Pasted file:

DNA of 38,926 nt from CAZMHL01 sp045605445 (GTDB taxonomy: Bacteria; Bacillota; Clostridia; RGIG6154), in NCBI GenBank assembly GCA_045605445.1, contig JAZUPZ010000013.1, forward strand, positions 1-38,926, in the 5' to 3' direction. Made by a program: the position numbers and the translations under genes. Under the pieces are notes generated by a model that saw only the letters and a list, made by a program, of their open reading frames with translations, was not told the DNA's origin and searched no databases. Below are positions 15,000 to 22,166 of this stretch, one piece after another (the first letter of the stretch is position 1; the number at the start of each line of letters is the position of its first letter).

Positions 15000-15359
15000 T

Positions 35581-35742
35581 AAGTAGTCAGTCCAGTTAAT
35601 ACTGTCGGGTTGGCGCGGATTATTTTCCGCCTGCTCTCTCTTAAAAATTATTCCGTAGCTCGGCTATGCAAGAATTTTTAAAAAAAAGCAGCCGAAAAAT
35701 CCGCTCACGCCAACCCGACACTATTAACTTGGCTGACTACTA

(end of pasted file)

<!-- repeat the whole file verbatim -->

DNA of 38,926 nt from CAZMHL01 sp045605445 (GTDB taxonomy: Bacteria; Bacillota; Clostridia; RGIG6154), in NCBI GenBank assembly GCA_045605445.1, contig JAZUPZ010000013.1, forward strand, positions 1-38,926, in the 5' to 3' direction. Made by a program: the position numbers and the translations under genes. Under the pieces are notes generated by a model that saw only the letters and a list, made by a program, of their open reading frames with translations, was not told the DNA's origin and searched no databases. Below are positions 15,000 to 22,166 of this stretch, one piece after another (the first letter of the stretch is position 1; the number at the start of each line of letters is the position of its first letter).

Positions 15000-15359
15000 T

Positions 35581-35742
35581 AAGTAGTCAGTCCAGTTAAT
35601 ACTGTCGGGTTGGCGCGGATTATTTTCCGCCTGCTCTCTCTTAAAAATTATTCCGTAGCTCGGCTATGCAAGAATTTTTAAAAAAAAGCAGCCGAAAAAT
35701 CCGCTCACGCCAACCCGACACTATTAACTTGGCTGACTACTA